As the smoke cleared from the First Battle of Bull Run in July, 1861, there was no more talk of a short war. Instead, both North and South dug in for a prolonged struggle.(1)
Today, of course, we know that tragic conflict ended with a Union victory in 1865. However, those living at the time had no way of foreseeing the outcome, certainly not in the early phases of the war.
Thus, the anxiety and fear that gripped the nation led to massive hoarding of gold and silver coinage, as precious metals were viewed as a “safe harbor” in times of peril. Circulating coinage in the East and Midwest came to a virtual halt.(2)
In response to these events, the Philadelphia Mint in 1862 sharply curtailed production of $20 gold double eagle coins. The trend carried into 1863, when less than 143,000 pieces were struck.
Compare that to west coast San Francisco, far removed from the cannon fire, where the branch mint there operated at high capacity, turning out nearly one million 1863-S double eagles.
Of the relatively small original number of 1863 Philadelphia double eagles, many of them were exported and melted, leaving approximately 427 survivors of this important Civil War relic.(3)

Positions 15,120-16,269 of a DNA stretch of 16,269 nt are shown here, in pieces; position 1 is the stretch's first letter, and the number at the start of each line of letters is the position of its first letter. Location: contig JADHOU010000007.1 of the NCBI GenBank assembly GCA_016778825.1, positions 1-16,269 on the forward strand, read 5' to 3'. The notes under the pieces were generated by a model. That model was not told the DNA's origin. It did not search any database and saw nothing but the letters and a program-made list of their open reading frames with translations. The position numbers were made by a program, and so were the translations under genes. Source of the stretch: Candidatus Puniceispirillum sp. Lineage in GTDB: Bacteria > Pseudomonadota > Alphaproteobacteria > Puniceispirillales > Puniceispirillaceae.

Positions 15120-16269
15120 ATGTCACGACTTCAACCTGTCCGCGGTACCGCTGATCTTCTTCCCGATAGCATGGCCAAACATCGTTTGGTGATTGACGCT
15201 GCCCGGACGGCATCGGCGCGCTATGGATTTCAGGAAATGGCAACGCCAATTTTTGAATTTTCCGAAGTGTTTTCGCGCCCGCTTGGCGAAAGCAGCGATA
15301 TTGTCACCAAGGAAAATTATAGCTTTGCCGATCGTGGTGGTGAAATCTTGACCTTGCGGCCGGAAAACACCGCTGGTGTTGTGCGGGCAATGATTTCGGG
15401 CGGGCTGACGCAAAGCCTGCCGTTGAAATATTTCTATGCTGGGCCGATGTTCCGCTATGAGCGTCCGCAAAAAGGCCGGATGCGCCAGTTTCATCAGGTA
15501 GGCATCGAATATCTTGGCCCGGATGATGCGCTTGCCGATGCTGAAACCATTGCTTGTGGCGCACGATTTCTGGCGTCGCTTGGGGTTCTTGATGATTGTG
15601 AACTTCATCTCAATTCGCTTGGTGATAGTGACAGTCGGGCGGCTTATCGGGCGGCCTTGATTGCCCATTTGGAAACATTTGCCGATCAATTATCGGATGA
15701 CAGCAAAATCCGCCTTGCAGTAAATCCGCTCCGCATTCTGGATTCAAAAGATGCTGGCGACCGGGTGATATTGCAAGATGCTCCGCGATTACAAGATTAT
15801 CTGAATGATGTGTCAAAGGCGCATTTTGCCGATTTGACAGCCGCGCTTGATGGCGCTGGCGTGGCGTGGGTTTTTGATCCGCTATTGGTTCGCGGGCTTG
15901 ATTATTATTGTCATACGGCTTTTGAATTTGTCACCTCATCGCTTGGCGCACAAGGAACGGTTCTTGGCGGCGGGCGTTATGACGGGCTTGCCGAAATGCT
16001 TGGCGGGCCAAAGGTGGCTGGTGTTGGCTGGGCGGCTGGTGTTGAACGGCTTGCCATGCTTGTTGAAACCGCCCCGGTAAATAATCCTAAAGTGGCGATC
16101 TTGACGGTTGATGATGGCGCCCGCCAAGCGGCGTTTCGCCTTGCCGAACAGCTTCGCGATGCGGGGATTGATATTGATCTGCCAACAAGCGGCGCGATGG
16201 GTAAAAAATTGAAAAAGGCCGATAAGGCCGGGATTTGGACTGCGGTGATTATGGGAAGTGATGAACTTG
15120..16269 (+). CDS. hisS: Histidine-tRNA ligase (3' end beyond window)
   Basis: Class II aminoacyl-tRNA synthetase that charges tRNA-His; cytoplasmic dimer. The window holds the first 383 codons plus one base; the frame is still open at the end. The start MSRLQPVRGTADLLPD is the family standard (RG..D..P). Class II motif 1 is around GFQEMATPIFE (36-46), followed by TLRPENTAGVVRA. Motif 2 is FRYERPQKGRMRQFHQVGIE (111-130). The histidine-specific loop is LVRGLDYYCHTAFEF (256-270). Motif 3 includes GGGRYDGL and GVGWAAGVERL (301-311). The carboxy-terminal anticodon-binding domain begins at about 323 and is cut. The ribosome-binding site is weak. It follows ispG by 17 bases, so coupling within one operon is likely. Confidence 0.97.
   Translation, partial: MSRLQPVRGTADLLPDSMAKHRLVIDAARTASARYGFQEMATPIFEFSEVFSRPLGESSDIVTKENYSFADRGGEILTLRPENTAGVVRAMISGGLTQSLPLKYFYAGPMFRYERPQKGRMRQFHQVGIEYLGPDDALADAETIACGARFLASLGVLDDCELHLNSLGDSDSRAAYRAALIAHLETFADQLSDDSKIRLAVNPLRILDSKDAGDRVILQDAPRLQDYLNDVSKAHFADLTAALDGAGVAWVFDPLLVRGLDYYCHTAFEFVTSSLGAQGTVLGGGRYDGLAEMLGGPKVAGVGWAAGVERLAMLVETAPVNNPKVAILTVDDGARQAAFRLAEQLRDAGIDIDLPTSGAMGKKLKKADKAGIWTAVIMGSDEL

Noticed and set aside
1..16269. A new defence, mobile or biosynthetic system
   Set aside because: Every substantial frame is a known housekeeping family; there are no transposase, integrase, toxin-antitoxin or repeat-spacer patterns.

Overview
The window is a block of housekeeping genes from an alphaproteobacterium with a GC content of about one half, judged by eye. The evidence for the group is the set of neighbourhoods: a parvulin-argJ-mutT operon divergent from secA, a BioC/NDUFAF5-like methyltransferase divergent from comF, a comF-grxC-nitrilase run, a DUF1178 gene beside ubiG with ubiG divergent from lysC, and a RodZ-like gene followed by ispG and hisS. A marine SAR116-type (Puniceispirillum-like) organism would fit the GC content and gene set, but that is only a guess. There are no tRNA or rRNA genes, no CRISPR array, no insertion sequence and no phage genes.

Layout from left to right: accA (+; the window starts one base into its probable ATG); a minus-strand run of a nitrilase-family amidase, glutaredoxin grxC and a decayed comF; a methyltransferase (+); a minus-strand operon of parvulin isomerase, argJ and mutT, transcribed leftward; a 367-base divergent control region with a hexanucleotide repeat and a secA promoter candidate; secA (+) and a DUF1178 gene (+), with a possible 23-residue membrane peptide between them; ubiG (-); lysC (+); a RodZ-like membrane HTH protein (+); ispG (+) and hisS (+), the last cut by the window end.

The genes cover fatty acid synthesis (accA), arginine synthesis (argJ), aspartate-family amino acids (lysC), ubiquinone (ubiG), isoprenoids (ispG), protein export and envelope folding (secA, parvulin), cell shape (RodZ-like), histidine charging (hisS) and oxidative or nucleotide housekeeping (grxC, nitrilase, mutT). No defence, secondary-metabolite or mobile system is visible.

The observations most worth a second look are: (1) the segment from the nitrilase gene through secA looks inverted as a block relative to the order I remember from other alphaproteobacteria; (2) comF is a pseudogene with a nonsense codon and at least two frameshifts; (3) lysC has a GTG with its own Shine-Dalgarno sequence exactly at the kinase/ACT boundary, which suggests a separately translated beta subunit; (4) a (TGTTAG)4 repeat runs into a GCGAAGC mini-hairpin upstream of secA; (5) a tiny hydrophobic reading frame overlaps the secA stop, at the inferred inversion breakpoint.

Fascinating Fact 1: One method the North relied on to finance the war was the issuance of paper money, known as “Greenbacks.” The value of the Greenbacks fluctuated, depending on the government’s perceived ability to redeem them in gold or silver at some future date. Thus, their exchange value rose or fell according to military news. Prior to the pivotal Battle of Gettysburg in July 1863, it required $250 in Greenbacks to purchase $100 in gold coins, but by 1865, with victory in sight, the Greenback/Gold ratio had narrowed to $128/$100.(4)
For the longest time, 1863 double eagles in Mint State condition were considered borderline non-existent. This changed in 2003 upon the discovery of the S.S. Republic, a steamship laden with gold cargo that sank in an 1865 hurricane about 100 miles off the coast of Georgia.(5)
Among the thousands of coins recovered from the shipwreck were 35 examples of the 1863 double eagle, many that were later certified as Mint State. When these starting appearing in the coin marketplace, they were greeted by spirited bidding from collectors appreciative of the opportunity, propelling this Civil War witness to center stage of American numismatics, where it has remained ever since.
Fascinating Fact 2: In 2023, a hoard of more than 800 gold coins was unearthed in a Kentucky cornfield. The “Great Kentucky Hoard” contained nearly 20 examples of the fabulous 1863 $20 double eagle!(6)
|Estimated survivors in all grades: 427
? The survivor estimate from PCGS represents an average of one or more experts' opinions as to how many examples survive of a particular coin in all grades. Survival estimates include coins that are raw, certified by PCGS, and certified by other grading services.
Learn more at PCGS.
|PCGS Rarity Scale: 6.1
? The 'PCGS CoinFacts Rarity Scale' assesses the relative rarity of all U.S. coins, based on estimated surviving examples. The scale runs from 1.0 to 10.0. The higher the number, the rarer the coin.
Learn more at PCGS.
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